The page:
As more and more healthcare organizations move towards utilizing their professionals’ own personal digital devices as part of their duties, one question that healthcare administrators will have to face is how to choose the right secure messaging platform. This is no small decision: choosing an incompatible or insufficient platform can be costly, both to the organization and to the clients.
In order to help make this important decision a little easier, here are five questions for administrators to consider when selecting a secure messaging platform.
Question #1: Is the platform HIPAA compliant?
One of the most important factors to consider when choosing a secure messaging platform is whether or not the platform is HIPAA compliant. HIPAA guidelines exist in order to insure that clients’ protected health information (PHI) remains secure and confidential. The truth of the matter is that most SMS communications fail to meet the standards set forth by HIPAA.
Some of the features administrators will want from their messaging platform include end-to-end encryption, unique passcode and password settings, off-device storage of PHI, and the ability to remotely disable a lost or stolen device.
Failure to achieve HIPAA guidelines can lead to breach of sensitive client information. It can also lead to costly fines levied against the healthcare provider.
Question #2: How fast and efficient is the communication?
One of the biggest draws of utilizing personal devices and person-to-person digital communications is the increased speed and efficiency of communications between healthcare providers and with clients. Many healthcare professionals still rely on antiquated pager technology, which, while typically secure, make communication unwieldy. Therefore, when selecting a secure messaging platform, administrators should consider how efficient the package is.
Some features of a high-quality, highly efficient messaging platform include platform settings that automatically keep professional messages separate from personal messages, seamless two-way communications, the ability to securely include attachments-- including photos, videos and audio recordings-- to messages, and easy-to-access information about who is currently on call.
Question #3: How easy is the platform to use?
Related to the efficiency of the platform is the ease of use. One of the main reasons that many healthcare providers are moving towards a Bring Your Own Device (BYOD) policy for their organizations is that people tend to be most comfortable with their own devices. This results in an easy learning curve when adopting a person-to-person messaging policy.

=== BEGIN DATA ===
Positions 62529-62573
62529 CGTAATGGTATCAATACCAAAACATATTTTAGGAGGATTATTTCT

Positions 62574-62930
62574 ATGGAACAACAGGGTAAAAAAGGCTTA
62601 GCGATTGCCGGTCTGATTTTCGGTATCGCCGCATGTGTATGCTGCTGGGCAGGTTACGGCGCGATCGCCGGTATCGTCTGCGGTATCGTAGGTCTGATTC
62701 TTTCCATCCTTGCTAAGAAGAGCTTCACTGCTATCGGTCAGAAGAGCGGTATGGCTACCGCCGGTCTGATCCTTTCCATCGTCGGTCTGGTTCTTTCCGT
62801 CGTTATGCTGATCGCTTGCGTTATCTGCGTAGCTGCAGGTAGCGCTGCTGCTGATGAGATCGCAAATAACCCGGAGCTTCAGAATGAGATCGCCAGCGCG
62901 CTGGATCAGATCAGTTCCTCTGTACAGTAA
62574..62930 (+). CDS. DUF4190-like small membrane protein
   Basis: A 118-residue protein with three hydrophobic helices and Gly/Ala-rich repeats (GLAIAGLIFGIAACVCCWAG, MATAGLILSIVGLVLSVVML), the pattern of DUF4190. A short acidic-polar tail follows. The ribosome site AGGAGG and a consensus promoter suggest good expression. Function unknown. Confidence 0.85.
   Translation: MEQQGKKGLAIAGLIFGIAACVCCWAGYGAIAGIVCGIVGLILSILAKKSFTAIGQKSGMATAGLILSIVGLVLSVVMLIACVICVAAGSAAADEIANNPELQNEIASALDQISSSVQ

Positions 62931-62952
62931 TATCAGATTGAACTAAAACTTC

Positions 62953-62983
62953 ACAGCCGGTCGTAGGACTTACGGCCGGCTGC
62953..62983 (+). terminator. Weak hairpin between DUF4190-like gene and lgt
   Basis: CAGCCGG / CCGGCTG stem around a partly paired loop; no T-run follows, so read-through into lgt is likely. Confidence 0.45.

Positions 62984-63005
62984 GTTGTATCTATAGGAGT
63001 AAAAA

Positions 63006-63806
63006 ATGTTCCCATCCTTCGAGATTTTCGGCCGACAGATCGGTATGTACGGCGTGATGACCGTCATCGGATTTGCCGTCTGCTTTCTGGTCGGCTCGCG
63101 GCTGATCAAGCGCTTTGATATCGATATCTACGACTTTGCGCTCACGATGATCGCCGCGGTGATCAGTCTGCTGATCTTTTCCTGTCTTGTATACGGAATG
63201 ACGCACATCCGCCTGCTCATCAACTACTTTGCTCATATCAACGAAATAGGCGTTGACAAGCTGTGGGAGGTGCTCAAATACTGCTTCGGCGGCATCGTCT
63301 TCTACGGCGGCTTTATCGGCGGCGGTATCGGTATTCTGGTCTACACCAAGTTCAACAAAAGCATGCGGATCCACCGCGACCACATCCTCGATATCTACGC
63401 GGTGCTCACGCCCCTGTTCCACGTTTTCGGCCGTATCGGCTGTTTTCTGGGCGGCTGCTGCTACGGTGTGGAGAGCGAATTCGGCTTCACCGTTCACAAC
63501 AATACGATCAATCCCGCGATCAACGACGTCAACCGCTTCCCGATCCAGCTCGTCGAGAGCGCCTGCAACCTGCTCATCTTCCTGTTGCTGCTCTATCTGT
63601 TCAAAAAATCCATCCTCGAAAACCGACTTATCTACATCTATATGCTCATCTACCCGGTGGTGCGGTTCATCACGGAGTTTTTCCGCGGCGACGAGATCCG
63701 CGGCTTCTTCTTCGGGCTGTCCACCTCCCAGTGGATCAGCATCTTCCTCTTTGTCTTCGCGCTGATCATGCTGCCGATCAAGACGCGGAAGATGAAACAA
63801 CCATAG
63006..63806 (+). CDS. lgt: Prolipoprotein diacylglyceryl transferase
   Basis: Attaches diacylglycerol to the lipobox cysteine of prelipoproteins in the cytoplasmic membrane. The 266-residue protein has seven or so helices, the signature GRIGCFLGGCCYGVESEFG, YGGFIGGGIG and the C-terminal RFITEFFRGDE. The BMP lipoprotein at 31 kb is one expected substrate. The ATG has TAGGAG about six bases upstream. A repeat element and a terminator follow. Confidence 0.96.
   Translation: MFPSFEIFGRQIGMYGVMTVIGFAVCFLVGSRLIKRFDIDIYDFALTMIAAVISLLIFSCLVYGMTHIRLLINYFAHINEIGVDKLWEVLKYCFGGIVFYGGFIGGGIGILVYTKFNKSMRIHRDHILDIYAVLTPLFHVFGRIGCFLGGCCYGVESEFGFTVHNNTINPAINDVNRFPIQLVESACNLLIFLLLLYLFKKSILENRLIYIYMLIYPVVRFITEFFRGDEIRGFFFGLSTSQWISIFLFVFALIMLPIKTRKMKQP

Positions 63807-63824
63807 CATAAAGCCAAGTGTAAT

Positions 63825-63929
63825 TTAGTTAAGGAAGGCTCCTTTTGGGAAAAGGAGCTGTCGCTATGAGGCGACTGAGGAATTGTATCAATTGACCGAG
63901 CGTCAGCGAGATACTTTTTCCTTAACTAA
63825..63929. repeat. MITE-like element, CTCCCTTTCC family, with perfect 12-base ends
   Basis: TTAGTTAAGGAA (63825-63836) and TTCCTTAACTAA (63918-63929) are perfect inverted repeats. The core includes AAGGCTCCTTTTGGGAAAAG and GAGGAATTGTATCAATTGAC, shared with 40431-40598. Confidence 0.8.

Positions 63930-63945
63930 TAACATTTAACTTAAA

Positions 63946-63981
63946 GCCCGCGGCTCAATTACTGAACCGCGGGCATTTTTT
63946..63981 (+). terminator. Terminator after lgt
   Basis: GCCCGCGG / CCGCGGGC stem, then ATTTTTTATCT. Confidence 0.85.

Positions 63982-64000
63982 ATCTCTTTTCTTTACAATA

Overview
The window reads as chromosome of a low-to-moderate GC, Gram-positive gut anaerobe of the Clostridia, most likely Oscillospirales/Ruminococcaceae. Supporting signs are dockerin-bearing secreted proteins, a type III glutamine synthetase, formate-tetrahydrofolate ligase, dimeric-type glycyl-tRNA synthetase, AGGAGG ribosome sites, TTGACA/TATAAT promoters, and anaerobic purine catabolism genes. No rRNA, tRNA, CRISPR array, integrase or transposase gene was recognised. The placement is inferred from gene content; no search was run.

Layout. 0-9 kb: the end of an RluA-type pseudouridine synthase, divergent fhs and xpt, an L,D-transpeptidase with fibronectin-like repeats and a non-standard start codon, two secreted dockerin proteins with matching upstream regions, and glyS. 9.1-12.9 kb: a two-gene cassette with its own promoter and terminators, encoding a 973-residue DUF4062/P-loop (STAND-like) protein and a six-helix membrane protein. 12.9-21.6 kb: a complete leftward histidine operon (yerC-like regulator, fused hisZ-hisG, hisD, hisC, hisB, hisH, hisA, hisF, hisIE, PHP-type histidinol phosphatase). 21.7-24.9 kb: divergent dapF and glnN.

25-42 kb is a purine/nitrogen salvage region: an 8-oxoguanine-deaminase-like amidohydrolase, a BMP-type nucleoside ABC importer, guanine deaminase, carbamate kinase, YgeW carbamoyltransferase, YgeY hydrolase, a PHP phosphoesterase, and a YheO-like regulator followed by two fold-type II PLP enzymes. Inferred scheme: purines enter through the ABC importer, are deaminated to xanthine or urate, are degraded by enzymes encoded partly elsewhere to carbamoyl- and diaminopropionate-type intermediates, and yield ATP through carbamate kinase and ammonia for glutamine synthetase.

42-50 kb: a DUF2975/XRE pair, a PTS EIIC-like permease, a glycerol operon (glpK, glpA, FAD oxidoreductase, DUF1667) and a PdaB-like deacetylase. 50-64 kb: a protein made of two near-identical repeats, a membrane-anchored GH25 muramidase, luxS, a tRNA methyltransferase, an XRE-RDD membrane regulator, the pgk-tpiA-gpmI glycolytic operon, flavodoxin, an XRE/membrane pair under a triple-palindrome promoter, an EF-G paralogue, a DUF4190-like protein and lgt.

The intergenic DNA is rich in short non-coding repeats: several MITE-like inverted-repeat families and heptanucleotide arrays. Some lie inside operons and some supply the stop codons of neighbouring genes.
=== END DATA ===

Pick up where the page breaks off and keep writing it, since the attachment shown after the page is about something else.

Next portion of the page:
Administrators will want a secure message platform that’s easy to implement. When selecting a secure messaging platform, organizations should consider what types of devices are supported by the platform. For instance, will the platform work with both Android and iOS operating systems? Also, organizations should also consider coverage when choosing a platform: a high-quality platform will integrate 3G, 4G, and wifi mobile networks.
Question #4: How thorough of an audit trail is provided by the platform?
A real benefit of a high-quality secure message platform is a detailed, actionable audit trail. When making their choice, administrators should look at the audit trail features offered by the prospective platform. The best platforms will provide an exact timestamp of when a message is delivered, read, completed, and deleted.
A thorough, accurate audit trail can support accountability and PHI security and is an essential feature to consider when deciding upon a secure messaging platform.
Question #5: How robust are the platform’s administrative tools?
Each healthcare organization is going to have unique messaging needs; therefore, it’s important that the platform decided upon is adaptable to fit the specific context. Robust, efficient administrative tools are an essential feature to consider when choosing a secure messaging platform.
Some of the administrative tools found in a high-quality messaging platform include full control of user access, thorough group and contact management, modifiable complexity settings when choosing passcode and password security, the ability to access a full audit of message history, and easy-to-access archiving. Lack of these tools will cause headaches for administrators and could result in a gaps in security and efficiency.